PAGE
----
P532: Targeting content knowledge and scientific reasoning development in nonscience majors’ chemistry

Author: Justin H. Carmel, Miami University, USA

Co-Author: Yasmin Jessa and Ellen J. Yezierski, Miami University, USA

Date: 8/5/14

Time: 4:00 PM4:20 PM

Room: MAN 122

Related Symposium: S15

While the improvement of critical-thinking skills is a clear goal of liberal education and many core courses, the measurement of growth in the area is multi-faceted. Moreover, the skills that are deemed as “critical thinking” can vary by discipline, so a narrower focus is needed. Scientific reasoning (SR) offers this narrower focus of skills and is a subset of critical thinking that is both applicable to science and easily measured. The development of classroom interventions to target the development of SR is informed by a learning-cycle framework in which students build content knowledge in small groups of 4-5 students. To demonstrate the difference between instruction including the interventions and traditional lecture, classes were videotaped and rated using the Reformed Teaching Observation Protocol to determine the degree to which student-centered instruction is exhibited. Content outcomes between groups of students who used the interventions and those who did not were also measured. Results of the observations and assessments along with a detailed description of the classroom materials will be presented.

P83: Uncovering students’ incorrect scientific reasoning patterns

Author: Justin H. Carmel, Miami University, USA

Co-Author: Ellen J. Yezierski, Miami University, USA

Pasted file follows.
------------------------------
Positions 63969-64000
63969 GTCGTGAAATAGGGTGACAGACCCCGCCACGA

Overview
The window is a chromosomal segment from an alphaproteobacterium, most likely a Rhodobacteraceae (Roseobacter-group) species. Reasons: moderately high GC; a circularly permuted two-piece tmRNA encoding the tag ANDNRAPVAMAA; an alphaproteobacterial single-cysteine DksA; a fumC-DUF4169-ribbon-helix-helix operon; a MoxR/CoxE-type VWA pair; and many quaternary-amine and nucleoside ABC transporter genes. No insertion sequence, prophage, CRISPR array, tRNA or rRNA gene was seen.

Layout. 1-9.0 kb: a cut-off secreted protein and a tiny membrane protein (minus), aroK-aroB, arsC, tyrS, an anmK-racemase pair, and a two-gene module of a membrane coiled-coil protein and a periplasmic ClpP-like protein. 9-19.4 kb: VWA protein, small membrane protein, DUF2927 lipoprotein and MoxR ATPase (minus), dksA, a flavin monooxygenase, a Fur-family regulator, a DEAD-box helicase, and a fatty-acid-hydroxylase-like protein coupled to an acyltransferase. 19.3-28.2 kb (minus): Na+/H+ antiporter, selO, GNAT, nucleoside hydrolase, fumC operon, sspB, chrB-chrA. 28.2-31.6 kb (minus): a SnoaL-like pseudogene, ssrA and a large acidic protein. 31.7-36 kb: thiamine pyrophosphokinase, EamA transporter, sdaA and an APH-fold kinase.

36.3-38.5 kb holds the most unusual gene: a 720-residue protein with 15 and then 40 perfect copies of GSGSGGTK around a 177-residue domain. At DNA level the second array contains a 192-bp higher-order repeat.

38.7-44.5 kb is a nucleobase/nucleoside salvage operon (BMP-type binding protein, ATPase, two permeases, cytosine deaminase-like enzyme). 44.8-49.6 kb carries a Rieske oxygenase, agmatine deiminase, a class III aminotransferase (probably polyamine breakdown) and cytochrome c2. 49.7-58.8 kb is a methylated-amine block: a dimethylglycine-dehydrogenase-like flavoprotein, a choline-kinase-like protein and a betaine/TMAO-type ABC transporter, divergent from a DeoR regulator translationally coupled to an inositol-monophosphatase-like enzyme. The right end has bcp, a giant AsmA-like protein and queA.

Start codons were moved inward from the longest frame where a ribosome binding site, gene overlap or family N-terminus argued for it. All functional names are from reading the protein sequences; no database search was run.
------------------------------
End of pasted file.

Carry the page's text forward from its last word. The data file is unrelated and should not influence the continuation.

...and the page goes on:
Date: 8/3/14

Time: 2:05 PM2:25 PM

Room: LTT 103

Related Symposium: S13

According to Piagetian theory, college-age students should be able to exhibit a full range of formal operational reasoning skills; however, a large number of students still have trouble reasoning through questions above a concrete level. A small group of students (N=24) participated in a one-on-one interview in which they were audiotaped as they talked through their thought processes while solving items on a well-known test of formal reasoning: the Lawson Classroom Test of Scientific Reasoning (LCTSR). If students wrote anything to help explain their thought process, it was captured through use of a Livescribe Pen. The LCTSR includes items that assess 6 reasoning skills: conservation of mass/volume; proportional, probabilistic, correlational, and hypothetico-deductive reasoning; and the control of variables. Students were selected to represent a range of scientific reasoning ability based on a pretest score on the LCTSR. Previous work on students’ incorrect patterns on proportional reasoning items has been published, but other reasoning types have yet to be explored. Interviews were transcribed verbatim and student responses were analyzed to determine patterns, similarities, and differences. Students’ incorrect reasoning patterns will be presented and contrasted with correct ideas to suggest instructional implications.